At the Likud faction meeting Monday, MK Danny Danon told Prime Minister Binyamin Netanyahu that he had to do something to restrain Justice Minister Tzipi Livni – whom, Danon said, was “out of control."
"She is running her own private foreign policy in her meetings with Palestinian Authority chief Mahmoud Abbas, and this is damaging our efforts to fight against Hamas,” Danon said.
Reports last week said that Netanyahu was on the verge of firing Livni for meeting with Abbas in an unapproved get-together.
Livni reportedly met with Abbas during a trip to London, expressing Israel's dissatisfaction with the unity pact he reached with Hamas.
The meeting was the first between Abbas and a senior Israeli official since Israel pulled out of the peace talks in response to the Hamas-Fatah unity pact.
According to reports, Livni had informed Netanyahu that she was to meet with Abbas. Netanyahu criticized the move, but sources close to the Prime Minister said that Netanyahu had not even been aware of the meeting. When he found out what she was planning, he specifically told her not to meet with Abbas – a directive she subsequently ignored.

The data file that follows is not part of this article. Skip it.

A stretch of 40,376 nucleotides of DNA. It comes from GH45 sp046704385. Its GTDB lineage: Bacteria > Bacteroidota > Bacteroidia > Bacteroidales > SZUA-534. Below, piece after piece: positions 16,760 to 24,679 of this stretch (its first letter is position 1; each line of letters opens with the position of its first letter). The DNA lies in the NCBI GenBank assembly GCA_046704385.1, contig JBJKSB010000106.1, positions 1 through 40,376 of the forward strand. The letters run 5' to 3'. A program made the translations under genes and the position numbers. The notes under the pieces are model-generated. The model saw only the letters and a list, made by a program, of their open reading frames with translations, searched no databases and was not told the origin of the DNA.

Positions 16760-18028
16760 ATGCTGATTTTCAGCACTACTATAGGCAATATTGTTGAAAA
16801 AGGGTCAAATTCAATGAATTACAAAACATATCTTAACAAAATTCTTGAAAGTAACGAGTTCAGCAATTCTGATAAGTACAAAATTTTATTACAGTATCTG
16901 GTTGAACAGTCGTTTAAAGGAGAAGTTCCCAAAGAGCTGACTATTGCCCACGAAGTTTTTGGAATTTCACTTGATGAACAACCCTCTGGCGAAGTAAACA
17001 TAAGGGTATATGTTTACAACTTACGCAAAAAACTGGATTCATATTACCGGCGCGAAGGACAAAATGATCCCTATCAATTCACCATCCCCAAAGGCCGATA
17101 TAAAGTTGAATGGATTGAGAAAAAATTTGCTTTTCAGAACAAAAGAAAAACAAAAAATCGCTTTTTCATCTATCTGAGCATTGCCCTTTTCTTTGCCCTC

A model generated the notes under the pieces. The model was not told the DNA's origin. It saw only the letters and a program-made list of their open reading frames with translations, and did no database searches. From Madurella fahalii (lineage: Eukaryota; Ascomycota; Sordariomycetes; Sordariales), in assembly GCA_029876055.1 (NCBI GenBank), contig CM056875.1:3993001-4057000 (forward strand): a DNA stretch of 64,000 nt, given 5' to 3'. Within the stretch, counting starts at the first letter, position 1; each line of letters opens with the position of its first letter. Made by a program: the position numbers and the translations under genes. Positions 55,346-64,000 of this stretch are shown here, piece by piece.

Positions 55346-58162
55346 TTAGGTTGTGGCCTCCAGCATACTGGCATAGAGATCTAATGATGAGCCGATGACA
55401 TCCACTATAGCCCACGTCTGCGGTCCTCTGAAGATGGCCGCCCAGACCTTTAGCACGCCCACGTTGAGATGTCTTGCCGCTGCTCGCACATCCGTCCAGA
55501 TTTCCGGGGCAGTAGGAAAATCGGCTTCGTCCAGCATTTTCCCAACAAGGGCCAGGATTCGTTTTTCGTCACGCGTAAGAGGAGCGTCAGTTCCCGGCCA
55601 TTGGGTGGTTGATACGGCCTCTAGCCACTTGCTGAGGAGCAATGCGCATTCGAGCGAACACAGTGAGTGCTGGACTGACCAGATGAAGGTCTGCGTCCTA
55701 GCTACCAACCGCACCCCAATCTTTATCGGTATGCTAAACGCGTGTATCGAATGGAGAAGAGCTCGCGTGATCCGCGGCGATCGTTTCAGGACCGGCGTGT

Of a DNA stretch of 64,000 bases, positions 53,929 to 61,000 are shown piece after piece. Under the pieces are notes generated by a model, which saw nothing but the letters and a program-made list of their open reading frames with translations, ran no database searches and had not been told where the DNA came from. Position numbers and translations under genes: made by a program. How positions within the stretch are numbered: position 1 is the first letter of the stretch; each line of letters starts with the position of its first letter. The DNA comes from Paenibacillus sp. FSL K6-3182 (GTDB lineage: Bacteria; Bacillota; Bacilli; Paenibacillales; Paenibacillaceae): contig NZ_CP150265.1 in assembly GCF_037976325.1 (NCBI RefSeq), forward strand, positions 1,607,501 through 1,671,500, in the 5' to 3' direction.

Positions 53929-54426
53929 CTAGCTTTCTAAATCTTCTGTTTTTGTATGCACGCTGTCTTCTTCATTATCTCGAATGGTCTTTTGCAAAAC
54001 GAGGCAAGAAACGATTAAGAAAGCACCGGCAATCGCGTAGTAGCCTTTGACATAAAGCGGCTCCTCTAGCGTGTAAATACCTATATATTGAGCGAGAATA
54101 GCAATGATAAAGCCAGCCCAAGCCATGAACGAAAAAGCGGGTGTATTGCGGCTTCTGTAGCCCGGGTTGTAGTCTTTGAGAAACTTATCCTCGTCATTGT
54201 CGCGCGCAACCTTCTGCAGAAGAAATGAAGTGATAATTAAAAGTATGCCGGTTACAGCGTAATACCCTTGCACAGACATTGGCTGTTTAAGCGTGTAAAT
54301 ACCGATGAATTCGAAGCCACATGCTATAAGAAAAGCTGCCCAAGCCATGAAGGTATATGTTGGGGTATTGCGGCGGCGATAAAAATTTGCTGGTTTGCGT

Netanyahu was prepared to fire Livni, the sources said, but changed his mind at the last moment, after sources close to Finance Minister Yair Lapid indicated that her firing would trigger a “coalition crisis.”
Livni defended her decision to meet Abbas, emphasizing that she would do it again if she felt it was necessary. This, said Danon, was going too far. “Livni is damaging our interests, and you must put a stop to it.” Netanyahu had said over the weekend that he would “weigh options” if Livni held more meetings with Abbas.
Meanwhile, Livni slammed Netanyahu for using the term “unilateral” in an interview last week. Netanyahu spoke with Jeffrey Goldberg of Bloomberg View about the failed peace talks with the PA, saying that he wants "a demilitarized Palestinian state that recognizes the Jewish state."
Given the failure of the negotiations, he hinted that he is considering unilateral moves. "It’s true that the idea of taking unilateral steps is gaining ground, from the center-left to the center-right. Many Israelis are asking themselves if there are certain unilateral steps that could theoretically make sense," said Netanyahu.
Livni said that it was premature to speak of such moves before knowing what they would entail, and what moves would be undertaken. “It's like someone saying that he is in favor of the weather,” she said. “Without a clear direction of what that means, there's no point to saying it.”